Tuesday, June 15, 2004

Doctors tackle their own weight problems:AMA wants physicians to set an example for their patients

“I’m Michael and I’m obese.” Doctors laughed at the American Medical Association annual meeting when one of their own stood up Monday to admit his girth, but the subject was serious: physicians tackling the nation’s obesity epidemic by addressing their own weight problems.

Dr. Michael Fleming — the Shreveport, La., family physician who prompted the chuckles Monday — said he has decided to wear a pedometer and take 10,000 steps daily. It is the same advice doctors give patients and a message the American Academy of Family Physicians is relaying to its more than 90,000 members so they can serve as role models.......The separate informational obesity discussion, which drew an overflow crowd of more than 150 doctors, harkened to the AMA’s stand in 1968 urging doctors to quit smoking themselves and post no-smoking signs in their offices to set an example. The AMA is seeking to give obesity the same attention.

Before I started to work out and keep away from the Big Macs I carried 310 pounds on a 6'4" frame with a resultant BMI of 37. I felt uncomfortable discussing weight loss with patients because I felt like a hypocrite. I am now down to 270. I still don't discuss it much however. The main reason I did was to try to get hernia patients to lose weight.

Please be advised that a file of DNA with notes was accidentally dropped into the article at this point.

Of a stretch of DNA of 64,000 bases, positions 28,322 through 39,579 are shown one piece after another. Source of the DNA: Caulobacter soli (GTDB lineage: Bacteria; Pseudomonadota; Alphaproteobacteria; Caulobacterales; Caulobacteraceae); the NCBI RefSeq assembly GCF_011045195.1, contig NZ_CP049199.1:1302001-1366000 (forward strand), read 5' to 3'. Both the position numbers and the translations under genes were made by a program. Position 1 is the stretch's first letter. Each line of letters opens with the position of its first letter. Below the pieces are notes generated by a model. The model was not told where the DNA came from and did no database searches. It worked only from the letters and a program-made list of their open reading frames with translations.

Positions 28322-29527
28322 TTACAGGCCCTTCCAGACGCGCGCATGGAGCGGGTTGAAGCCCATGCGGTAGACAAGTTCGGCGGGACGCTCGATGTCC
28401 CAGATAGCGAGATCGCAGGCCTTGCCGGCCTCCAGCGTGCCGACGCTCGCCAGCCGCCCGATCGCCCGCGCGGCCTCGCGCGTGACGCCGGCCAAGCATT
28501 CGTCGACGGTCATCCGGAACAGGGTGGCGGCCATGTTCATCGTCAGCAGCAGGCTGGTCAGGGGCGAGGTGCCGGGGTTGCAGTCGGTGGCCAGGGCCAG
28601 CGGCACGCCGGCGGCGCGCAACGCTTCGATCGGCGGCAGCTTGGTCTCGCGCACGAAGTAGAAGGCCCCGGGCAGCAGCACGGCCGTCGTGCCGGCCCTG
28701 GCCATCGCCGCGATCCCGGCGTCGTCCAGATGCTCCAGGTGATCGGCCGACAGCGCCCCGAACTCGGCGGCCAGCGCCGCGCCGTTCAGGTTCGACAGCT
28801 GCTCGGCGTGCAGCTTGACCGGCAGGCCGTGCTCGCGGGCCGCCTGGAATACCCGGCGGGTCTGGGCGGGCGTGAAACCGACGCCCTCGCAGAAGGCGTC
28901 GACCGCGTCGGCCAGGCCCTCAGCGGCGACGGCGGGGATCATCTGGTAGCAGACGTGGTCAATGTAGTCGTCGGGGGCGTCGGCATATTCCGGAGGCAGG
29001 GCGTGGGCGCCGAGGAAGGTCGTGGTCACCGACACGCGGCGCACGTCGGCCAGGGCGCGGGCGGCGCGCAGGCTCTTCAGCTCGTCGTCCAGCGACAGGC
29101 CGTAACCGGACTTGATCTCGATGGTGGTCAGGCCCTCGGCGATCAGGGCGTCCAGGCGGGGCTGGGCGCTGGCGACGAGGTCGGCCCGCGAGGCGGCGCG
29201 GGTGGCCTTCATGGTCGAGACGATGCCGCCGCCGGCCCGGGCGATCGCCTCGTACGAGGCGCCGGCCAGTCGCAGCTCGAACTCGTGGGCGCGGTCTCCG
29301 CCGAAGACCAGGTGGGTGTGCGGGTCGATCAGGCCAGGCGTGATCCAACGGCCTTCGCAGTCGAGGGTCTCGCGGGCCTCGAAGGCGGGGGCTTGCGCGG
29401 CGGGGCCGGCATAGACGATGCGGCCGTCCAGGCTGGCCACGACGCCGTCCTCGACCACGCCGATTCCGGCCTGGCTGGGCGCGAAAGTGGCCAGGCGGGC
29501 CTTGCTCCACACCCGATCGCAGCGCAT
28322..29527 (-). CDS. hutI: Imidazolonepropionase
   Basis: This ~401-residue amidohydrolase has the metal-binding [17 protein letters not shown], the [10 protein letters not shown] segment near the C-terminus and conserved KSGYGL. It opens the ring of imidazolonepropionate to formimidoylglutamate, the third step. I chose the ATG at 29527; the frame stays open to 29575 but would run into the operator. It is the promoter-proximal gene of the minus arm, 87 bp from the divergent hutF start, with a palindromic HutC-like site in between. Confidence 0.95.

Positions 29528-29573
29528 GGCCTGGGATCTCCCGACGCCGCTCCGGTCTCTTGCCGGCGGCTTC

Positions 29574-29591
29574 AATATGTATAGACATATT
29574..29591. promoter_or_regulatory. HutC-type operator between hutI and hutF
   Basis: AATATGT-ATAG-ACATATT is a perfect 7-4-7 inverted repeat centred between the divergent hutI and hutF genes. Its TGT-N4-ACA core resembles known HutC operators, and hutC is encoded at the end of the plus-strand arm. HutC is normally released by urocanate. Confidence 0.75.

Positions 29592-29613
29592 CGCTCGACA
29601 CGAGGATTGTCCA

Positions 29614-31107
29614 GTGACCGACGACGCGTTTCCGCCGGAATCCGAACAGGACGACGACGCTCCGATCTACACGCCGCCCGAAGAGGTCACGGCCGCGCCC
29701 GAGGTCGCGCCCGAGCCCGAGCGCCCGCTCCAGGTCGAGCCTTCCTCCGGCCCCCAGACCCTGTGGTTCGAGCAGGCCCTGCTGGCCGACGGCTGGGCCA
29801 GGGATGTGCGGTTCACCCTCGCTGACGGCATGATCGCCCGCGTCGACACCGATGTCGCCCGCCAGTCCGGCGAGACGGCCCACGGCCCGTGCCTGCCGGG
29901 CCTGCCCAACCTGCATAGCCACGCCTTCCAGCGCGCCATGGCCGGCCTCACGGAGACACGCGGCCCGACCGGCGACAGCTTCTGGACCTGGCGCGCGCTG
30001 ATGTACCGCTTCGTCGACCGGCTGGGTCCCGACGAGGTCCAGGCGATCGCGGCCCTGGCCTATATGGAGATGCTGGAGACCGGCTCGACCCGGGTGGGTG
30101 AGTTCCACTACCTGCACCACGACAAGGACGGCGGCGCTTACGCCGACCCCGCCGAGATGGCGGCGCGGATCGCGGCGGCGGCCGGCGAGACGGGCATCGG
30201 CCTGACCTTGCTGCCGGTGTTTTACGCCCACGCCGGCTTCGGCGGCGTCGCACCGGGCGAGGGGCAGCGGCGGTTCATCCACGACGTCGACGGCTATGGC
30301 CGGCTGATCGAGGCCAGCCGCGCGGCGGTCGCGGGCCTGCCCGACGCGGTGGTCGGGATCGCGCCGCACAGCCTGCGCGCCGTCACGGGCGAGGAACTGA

Some think a good place to start is at the meetings themselves:

Some of the doctors ate high-calorie sweet rolls and muffins provided at the hotel. One doctor took the microphone and said more healthful food should be served at such meetings to set an example.

“We should start with ourselves” and offer food like bran muffins “instead of the hyper-cholesterol meals,” said Dr. Mary Ellen Bradshaw, a public health specialist from Arizona.

But there are a few voices crying out for some personal responsibility:

But Dr. Paul Handel of Houston told participants, “The obesity epidemic is not the fault of Krispy Kreme or McDonald’s. Unless we rekindle some sense of personal responsibility ... 20 years from now we will still be struggling to treat” the problem.
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